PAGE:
Managing centralized computing systems as it was done a decade ago is impossible or too expensive. We take a look at how companies are rethinking application architecture, data center design, and servers.
Organizations both large and small are rethinking their approach to managing their centralized computing systems. Taking a risk-averse approach and attempting to do things just as they were done a decade ago is either impossible or incredibly expensive. That realization has translated into the questioning of every aspect of the computing infrastructure. In these briefs, we look at application architecture, data center design, and server choices.
In the data center, astronomical capital and operating costs require reimagining the best practices for power distribution and cooling. And part of that analysis comes down to a choice of server. While blade systems have been around for a while, they haven't caught on like some analysts predicted. That may be changing with the current crop of systems that offer more flexible I/O, better management, and greater power efficiency than their 1U and 2U counterparts.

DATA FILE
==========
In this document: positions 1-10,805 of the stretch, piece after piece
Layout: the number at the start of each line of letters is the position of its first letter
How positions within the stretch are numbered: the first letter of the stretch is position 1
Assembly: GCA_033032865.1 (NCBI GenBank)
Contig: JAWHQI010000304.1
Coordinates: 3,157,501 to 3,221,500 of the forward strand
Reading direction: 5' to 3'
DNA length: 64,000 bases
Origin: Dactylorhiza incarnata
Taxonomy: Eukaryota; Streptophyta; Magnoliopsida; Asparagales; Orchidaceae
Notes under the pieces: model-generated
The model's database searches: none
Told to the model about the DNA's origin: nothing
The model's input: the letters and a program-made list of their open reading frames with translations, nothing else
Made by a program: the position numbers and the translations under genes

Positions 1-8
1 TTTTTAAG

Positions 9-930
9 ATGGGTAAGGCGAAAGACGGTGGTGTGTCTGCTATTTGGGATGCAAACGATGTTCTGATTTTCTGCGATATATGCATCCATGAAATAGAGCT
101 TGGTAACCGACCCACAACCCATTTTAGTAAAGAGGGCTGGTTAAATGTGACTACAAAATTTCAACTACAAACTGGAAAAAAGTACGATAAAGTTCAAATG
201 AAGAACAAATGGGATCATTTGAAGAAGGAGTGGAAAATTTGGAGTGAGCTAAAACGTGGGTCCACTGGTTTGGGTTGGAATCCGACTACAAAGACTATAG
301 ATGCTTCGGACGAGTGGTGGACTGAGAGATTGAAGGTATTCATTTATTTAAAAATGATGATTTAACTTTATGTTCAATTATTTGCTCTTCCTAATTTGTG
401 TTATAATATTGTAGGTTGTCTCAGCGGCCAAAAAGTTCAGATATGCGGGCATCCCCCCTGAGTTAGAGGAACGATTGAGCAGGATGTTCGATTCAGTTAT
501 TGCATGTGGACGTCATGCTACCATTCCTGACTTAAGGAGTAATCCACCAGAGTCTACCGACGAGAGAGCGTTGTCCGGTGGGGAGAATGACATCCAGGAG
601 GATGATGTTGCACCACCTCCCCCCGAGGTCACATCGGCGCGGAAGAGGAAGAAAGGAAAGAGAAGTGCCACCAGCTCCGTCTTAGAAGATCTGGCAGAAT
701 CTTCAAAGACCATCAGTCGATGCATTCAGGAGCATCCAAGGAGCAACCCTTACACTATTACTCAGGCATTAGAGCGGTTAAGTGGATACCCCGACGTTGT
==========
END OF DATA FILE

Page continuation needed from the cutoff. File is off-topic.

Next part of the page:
Even more important is the application infrastructure. Service-oriented architectures and Web services provide the means for better sharing and analysis of data, but the cost is complexity and oftentimes poorer performance than highly optimized legacy systems. Throw in some uncertainly about security, and risk-averse organizations will have some homework to do. We've given you the Cliffs Notes here; check out the full reports at businessinnovation.cmp.com.
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